Friday 29th April 2022 from 9am

Wills & Estates Senior Associate Debbie Sage will join Robyn Hyland to talk about the importance of planning for end-of-life care and what options are available.

Then and now: celebrating women in law and the evolution of women’s rights in Australia this International Women’s Day


In celebration of International Women’s Day, Attwood Marshall Lawyers Wills and Estates Associate Larisa Kapur joined Robyn Hyland on 4CRB for ‘Law Talks’ to talk about women in law, legal advancements, and ongoing challenges related to women’s rights in Australia.

International Women’s Day

International Women’s Day is marked each year on the 8th March, and is an initiative by the United Nations to promote gender equality and women’s empowerment.

It’s a day that allows us to:

  1. Celebrate women’s achievements
  2. Educate and raise awareness for women’s equality
  3. Call for positive change advancing women
  4. Lobby for accelerated gender parity

Women in law: celebrating historical trailblazers

As we acknowledge International Women’s Day, we must reflect on the remarkable women who have left an indelible mark on the legal landscape, shaping the course of history and paving the way for gender equality.

Among these trailblazers stands a notable pioneer, Grata Flos Matilda Greig, the first female lawyer admitted to practice in Australia.

Grata was the first woman to enter any law school in Australia. However, after completing her degree, the rules of practice in force at the time did not comprehend female lawyers, and there was no precedent for women becoming lawyers in any state. Grata had to campaign in Victoria to change the rules to allow women to practice law.

In 1903, the Victorian Parliament passed the Women’s Disabilities Removal Act to allow women to practice.

Grata completed her articles of clerkship and in 1905 became the first woman admitted to legal practice in Australia.

Grata’s story is just one chapter in the rich tapestry of women’s contributions to the legal profession. Across the Pacific in the United States, another formidable figure can’t be ignored: Ruth Bader Ginsburg.

Ruth’s impact on women’s rights transcended borders and generations.

Her early career was highlighted in the movie “On the Basis of Sex”, which showcased her dedication to breaking gender norms.

Ruth attended Harvard Law School and not only took classes for her education but also attended on behalf of her husband, who was battling cancer. She ended up graduating first in her class, however, she struggled to find a job after graduation, so she taught at a Law school before partnering with the American Civil Liberties Union on two gender equality cases.

One of those cases (Reed v Reed) became the first gender-based statute struck down on the basis of equal protection in 1971.

Ruth became the founding counsel of the ACLU’s Women’s Rights Project and continued to practice and teach until 1980 when she was appointed to the federal bench. She was nominated to the Supreme Court in 1993, where she continued to advocate for equal rights.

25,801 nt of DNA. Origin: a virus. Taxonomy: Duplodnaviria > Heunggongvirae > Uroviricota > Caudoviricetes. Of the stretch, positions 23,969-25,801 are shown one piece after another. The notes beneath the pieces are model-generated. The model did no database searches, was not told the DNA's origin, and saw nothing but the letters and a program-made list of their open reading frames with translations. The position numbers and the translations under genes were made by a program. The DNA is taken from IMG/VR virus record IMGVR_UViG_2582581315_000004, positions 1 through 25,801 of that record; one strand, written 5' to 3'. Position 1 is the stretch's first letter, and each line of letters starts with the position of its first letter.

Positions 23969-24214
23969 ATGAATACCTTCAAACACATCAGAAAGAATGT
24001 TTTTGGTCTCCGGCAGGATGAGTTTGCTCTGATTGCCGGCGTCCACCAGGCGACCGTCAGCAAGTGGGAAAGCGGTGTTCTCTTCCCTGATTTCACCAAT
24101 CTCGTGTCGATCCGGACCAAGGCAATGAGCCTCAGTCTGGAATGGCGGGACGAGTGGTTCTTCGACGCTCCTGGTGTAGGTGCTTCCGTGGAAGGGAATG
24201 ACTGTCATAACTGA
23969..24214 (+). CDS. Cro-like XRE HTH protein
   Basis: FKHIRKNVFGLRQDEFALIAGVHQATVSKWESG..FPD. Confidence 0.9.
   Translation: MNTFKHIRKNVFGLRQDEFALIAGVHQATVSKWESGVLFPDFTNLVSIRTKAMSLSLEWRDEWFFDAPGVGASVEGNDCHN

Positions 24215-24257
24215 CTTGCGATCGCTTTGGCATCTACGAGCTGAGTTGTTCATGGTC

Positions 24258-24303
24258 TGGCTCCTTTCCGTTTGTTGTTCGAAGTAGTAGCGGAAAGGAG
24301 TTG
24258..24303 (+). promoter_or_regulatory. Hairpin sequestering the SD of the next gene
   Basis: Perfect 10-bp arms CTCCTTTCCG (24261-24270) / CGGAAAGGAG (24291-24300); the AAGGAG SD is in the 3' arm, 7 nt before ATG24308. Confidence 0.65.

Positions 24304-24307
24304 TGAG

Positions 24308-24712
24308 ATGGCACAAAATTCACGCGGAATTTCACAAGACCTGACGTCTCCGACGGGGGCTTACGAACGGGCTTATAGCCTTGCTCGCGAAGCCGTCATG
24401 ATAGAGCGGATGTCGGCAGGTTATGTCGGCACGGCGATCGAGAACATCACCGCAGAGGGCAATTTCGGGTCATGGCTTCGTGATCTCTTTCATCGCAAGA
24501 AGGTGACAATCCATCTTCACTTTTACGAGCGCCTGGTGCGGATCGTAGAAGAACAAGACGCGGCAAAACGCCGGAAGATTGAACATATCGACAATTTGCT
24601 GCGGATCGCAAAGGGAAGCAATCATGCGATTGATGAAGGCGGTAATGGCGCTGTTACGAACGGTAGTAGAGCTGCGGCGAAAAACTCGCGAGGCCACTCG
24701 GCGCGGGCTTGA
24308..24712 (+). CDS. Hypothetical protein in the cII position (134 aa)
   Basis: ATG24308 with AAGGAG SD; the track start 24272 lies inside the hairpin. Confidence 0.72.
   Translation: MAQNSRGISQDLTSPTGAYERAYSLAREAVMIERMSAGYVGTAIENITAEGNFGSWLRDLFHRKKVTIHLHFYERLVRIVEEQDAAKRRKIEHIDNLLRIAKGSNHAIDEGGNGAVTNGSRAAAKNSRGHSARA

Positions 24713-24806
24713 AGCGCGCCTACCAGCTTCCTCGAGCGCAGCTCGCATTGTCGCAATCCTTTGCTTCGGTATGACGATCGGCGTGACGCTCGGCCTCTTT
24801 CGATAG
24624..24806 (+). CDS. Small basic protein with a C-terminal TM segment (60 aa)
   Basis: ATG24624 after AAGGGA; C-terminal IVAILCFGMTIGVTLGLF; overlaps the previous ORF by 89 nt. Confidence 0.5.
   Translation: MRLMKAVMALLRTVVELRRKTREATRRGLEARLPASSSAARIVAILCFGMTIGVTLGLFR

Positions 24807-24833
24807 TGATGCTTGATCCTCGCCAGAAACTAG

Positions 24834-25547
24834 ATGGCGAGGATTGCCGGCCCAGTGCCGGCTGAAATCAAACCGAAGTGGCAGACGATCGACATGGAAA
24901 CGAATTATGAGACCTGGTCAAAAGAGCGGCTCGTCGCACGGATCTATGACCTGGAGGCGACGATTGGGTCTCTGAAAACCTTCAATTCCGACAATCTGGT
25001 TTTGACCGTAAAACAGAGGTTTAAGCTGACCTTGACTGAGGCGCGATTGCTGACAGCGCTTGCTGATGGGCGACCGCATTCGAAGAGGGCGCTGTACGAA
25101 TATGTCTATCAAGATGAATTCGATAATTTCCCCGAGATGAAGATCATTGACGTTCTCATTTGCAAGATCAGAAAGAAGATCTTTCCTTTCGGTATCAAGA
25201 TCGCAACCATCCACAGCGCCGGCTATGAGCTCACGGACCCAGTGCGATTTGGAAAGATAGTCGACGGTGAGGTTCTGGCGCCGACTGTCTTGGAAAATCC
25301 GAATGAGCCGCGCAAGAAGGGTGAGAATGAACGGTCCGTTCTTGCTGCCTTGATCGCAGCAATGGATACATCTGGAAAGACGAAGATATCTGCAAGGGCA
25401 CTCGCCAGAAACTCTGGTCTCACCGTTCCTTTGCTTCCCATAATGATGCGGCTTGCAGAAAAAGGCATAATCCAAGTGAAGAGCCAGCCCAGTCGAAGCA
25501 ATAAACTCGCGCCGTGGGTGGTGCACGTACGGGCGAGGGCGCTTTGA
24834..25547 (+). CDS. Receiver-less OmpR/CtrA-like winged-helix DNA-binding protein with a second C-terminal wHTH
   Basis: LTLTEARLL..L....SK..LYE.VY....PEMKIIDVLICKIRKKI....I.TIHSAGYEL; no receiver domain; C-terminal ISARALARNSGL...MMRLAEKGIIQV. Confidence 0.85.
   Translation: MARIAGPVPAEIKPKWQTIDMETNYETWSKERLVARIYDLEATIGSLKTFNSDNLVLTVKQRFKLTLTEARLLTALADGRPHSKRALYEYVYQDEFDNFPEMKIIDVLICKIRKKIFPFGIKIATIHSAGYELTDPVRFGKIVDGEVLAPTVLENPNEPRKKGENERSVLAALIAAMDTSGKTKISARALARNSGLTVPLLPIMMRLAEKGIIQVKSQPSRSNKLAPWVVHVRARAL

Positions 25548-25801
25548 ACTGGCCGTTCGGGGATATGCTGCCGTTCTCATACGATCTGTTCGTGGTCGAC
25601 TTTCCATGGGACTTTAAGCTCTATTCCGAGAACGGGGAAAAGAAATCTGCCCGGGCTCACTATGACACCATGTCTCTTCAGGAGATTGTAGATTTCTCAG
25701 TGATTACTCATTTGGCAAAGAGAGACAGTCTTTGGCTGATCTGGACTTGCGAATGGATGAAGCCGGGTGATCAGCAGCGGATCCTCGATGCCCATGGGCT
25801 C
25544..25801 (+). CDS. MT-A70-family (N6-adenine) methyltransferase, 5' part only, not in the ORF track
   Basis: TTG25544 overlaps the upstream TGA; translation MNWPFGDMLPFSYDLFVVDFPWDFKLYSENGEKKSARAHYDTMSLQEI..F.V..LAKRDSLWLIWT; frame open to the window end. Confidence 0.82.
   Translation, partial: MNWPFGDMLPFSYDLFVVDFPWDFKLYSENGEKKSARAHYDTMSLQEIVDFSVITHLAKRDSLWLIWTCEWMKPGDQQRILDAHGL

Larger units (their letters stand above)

She passed away in September 2020, and her death received immediate and significant public attention in honour of her work in law and advocacy for women’s rights.

As we commemorate International Women’s Day, let us honour the legacies of Grata Flos Matilda Greig and Ruth Bader Ginsburg, whose courage and dedication have propelled us closer to a more just and equitable society.

Gender equity in the legal sector: progress and persisting disparities

The legal industry has changed significantly over time. The sector is younger, more female, and more diverse than ever.

Women now make up 55 per cent of all solicitors in Australia. In 2022, it was reported that all states and territories in Australia continued to have a greater proportion of female solicitors than male solicitors, and this majority has been held since 2020.

Despite women solicitors outnumbering their male counterparts, it has been reported that the gender pay gap still exists in law, just like in other industries.

This was reflected in insights released by the Workplace Gender Equality Agency (WGEA) – the Commonwealth Public Sector Gender Equality Snapshot, which showed women are paid, on average, 88c on the dollar compared to men. This compares to 77c on the dollar in the private sector.

According to, Australian women are paid 17.5% less than men doing the same work.

Legislation: closing the gender pay gap in Australia

Addressing the gender pay gap in Australia has been a longstanding concern, with legislative efforts evolving to combat this issue and protect women’s rights. Let’s explore some vital legislative milestones that have contributed to narrowing the gap:

  1. Equal Pay for Equal Work (1969): In 1969, a significant step was taken when the Australian Conciliation and Arbitration Commission first enshrined the “Equal Pay for Equal Work” principle. This decision aimed to combat gender-based wage discrimination, ensuring that men and women receive equal compensation for performing the same, or substantially similar, work.
  2. Sex Discrimination Act (1984): The introduction of the Sex Discrimination Act 1984 marked another crucial milestone. This legislation made it unlawful to discriminate against someone because of their sex, marital status, or pregnancy, laying the foundation for greater gender equality in the workplace.
  3. Workplace Gender Equality Act (2012): In 2012, the Workplace Gender Equality Act was introduced, requiring specific organisations to report on gender equality indicators, including gender pay gaps. This legislation aimed to increase transparency and accountability regarding gender disparities in the workplace.
  4. Pay Equity Inquiry (2018): A significant development in 2018 was the Pay Equity Inquiry, which focused on understanding the factors contributing to the gender pay gap and exploring strategies to address it. This inquiry underscored the ongoing commitment to closing the gap and promoting fair pay practices.